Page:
Craft Events: What They Didn't Tell You

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I think we have all read blog posts that share 10 tips to a Successful Craft Fair, What You Need for Next Craft Booth, etcetera, etcetera, etcetera

And trust me, those posts were extremely helpful in getting me geared for an event. 

But there are a lot of assumed notions with many of these posts. It is assumed you have all the supplies . . .  it is assumed you have a truck to haul your supplies - so many assumptions! Sometimes we tend to forget: some people are just starting out. They simply don't have a clue. And this is where practical information and common sense seem to get lost. 

I happen to be a realist, so I am delighted to help you out in that area.

These are things that anyone, no matter the background, can find useful. I will quickly speed through the information that I feel often gets missed; but in the future, I plan to provide a deeper post on craft events. Hope this helps you in your journey starting out!

1. Dress Rehearsal

Like weddings + plays, it is essential that you do a dress rehearsal, erm . . . craft rehearsal. The benefit of doing a run through a week before (or a night before, if you are like me) is that you can work out all the kinks for your event.

And there will be kinks. Even with this little exercise.

So laying out everything prior to the event will set you up for success. Measurements, tables, displays - these all need to be a part of the equation. I know - it sounds like a lot of work but trust me; you will save yourself time in the long run and a lot of heartache. 

 Setting up my craft booth in my garage

2. Hauling Your Stuff

Transporting your items tends to be an afterthought. With tables, chair, canopies and other pieces of furniture, it is virtually impossible to fit it all in your 4 door sedan. Especially in one tow. So let's be realistic - ask a friend who has a truck /van to help you transport the items. Yes, it can be an inconvenience; but what is worse - you struggling to fit everything in that small car or letting your pride down and asking for a favor - preferably in advance?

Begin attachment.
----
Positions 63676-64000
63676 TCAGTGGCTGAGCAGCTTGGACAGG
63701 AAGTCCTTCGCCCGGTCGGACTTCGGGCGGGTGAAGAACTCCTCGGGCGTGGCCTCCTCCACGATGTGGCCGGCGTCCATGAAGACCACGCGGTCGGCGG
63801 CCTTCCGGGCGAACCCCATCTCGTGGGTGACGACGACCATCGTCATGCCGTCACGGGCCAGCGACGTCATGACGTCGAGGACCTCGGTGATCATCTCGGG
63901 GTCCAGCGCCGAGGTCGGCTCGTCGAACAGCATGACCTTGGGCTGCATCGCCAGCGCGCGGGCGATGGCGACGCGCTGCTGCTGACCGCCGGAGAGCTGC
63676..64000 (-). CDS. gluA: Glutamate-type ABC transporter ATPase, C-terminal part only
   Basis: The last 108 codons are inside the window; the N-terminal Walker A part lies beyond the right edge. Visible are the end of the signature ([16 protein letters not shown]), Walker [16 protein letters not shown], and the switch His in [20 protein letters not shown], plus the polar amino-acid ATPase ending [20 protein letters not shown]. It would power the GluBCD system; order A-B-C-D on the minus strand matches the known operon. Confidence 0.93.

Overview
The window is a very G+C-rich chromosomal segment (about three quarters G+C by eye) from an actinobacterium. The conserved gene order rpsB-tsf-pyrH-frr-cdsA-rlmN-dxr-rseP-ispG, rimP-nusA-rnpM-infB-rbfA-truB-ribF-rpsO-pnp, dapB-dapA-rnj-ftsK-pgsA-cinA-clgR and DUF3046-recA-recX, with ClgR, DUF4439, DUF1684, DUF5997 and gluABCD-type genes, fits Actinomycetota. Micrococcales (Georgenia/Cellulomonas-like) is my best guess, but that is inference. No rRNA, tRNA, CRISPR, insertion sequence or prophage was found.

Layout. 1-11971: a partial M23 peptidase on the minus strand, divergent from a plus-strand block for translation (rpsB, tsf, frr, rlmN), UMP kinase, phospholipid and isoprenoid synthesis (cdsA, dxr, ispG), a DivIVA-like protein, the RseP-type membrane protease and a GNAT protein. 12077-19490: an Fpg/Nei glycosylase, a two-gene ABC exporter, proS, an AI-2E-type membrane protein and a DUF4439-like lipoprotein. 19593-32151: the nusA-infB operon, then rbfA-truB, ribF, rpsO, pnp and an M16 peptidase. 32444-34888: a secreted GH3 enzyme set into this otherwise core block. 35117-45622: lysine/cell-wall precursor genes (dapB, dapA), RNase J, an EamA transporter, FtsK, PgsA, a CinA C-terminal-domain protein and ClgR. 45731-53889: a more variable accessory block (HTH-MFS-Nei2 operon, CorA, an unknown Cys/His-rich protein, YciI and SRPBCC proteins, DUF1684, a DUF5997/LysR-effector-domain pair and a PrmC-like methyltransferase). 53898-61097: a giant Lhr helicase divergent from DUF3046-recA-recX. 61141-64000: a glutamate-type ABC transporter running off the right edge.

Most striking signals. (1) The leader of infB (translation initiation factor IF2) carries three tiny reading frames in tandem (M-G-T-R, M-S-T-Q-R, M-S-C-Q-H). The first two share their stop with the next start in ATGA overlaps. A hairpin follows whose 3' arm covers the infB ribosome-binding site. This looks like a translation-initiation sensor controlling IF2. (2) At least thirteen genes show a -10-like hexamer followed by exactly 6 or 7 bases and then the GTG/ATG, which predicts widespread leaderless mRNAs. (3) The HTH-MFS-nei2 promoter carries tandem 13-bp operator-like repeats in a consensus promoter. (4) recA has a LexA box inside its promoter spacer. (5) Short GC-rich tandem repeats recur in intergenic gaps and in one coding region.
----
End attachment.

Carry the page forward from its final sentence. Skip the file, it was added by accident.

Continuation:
If you feel uncomfortable letting a friend help you, then give them gas money or treat them to dinner. Problem solved! Oh and P.S. - bring a dolly because dollies make life easier. If you don't have one, GET ONE! (Or rent one from Home Depot Stop being cheap)!

3. Let Down Your Pride - ASK FOR HELP!

Speaking of pride, asking for help can be one of the greatest challenges - especially when you are basically asking a friend to volunteer their time and energy to an event they probably have little interest in and more than likely won't be paid for. At a lot of events, I often see mothers, husbands/wives, and friends assisting or even manning the booth while their loved ones are away. Using their help is not taking advantage of them. If they are truly a loved one, they WANT to help. They know that you are running a business all by your lonesome and they want your event to be a success. That said - a few rules to follow:

1. Don't be a control freak. But if you are, refer to dress rehearsal.

2. Let them know what to do in the event that a customer wants to pay with a credit card. Usually it is linked to your phone or tablet/computer, so leave your phone unlocked or share your passcode.

3. Price tag your items so they won't feel intimidated by not knowing the price.

4. Don't Feel You Must Have EVERYTHING to be successful